Saturday, June 04, 2011

Ilocos Norte’s 1st renewable power plant feeds clean energy to northern towns

ILOCOS NORTE, Philippines (Mindanao Examiner / June 4, 2011) - Way before the building of the first Philippine wind farm in the province in 2005, Ilocos Norte’s status as a center for clean, cheap and renewable energy can be traced as far back as the 1980s.

The mini-hydro power plant, built by the Ilocos Norte Electric Cooperative along the Agua Grande River along the Pancian and Pasaleng rivers in this town, supplies power to more than 17,000 households in Pagudpud and nearby villages in Bangui, Pasuquin and Bacarra towns.

Named after the Agua Grande river, the plant has a generating capacity of 5 megawatts but its actual production is pegged at 1 megawatt because only two of the five water turbines are running.

Engineer Renato Balintec, Inec general manager, said the amount of water flow is not enough to power all the five turbines.

A study has been commissioned for the putting up of another hydro power plant to harness water resources from the Pagudpud rivers. Built in the 1980s, the run-of-the-river type plant generates power depending on the volume of rainfall that flows down the reservoir. Power produced from the hydro power plant is cheaper by 40 percent.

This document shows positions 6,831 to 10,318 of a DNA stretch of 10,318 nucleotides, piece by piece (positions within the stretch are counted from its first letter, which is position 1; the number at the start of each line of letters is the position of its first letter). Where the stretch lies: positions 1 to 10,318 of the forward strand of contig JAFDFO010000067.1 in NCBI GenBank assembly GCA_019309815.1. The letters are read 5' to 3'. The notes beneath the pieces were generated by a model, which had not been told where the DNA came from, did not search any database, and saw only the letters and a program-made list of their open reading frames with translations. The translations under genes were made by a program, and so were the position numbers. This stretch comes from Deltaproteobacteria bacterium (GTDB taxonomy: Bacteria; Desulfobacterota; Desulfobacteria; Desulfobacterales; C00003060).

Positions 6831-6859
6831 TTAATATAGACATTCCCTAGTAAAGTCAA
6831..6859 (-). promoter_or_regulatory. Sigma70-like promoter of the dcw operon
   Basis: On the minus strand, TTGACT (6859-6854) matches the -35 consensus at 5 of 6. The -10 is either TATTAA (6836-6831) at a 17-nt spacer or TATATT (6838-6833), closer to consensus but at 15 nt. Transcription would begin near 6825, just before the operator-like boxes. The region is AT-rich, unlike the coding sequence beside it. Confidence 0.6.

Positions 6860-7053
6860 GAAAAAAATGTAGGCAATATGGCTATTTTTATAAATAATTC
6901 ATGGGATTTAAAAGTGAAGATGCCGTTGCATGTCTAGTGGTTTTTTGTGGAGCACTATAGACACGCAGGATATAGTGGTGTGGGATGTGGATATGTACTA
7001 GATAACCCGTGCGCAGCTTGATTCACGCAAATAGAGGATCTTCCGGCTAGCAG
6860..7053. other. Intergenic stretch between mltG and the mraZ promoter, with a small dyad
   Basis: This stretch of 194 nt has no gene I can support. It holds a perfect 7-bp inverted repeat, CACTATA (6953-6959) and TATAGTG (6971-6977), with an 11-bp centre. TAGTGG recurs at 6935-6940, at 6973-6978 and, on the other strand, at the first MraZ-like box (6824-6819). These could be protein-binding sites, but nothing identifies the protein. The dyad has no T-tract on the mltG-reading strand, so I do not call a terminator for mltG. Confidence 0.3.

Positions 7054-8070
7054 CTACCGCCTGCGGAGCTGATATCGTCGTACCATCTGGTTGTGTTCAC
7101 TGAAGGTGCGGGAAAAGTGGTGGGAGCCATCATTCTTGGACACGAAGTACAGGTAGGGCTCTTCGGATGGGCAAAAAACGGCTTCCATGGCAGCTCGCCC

The Department of Energy has encouraged development of mini-hydropower resources with the passage of the Mini-hydroelectric Power Incentives Act, which gives incentives to proponents and investors who wish to participate in the country’s mini-hydropower development program.

According to the DoE website, the Philippines has 1,132.476 megawatts in identified mini-hydropower resource potential.

Fifty-one hydropower plants operate across the country, with a combined capacity of 82.07 megawatts, a mere 7.2 percent of the identified potential.

Aside from opportunities to develop new mini-hydro projects, the government has also encouraged investments in the rehabilitation of existing plants to raise efficiency.

A proposed program encourages private developers to enter into an implementation scheme with owners of mini-hydro plants.

The DoE, in partnership with the National Electrification Administration, has so far identified seven plants for rehabilitation.With the hydropower plant, INEC is also building its capability to compete in the wholesale electricity spot market, in which electric cooperatives, distribution utilities and large-scale power buyers will be given equal opportunities to buy power at the best possible price by trading electricity via the Internet. (Cristina Arzadon)

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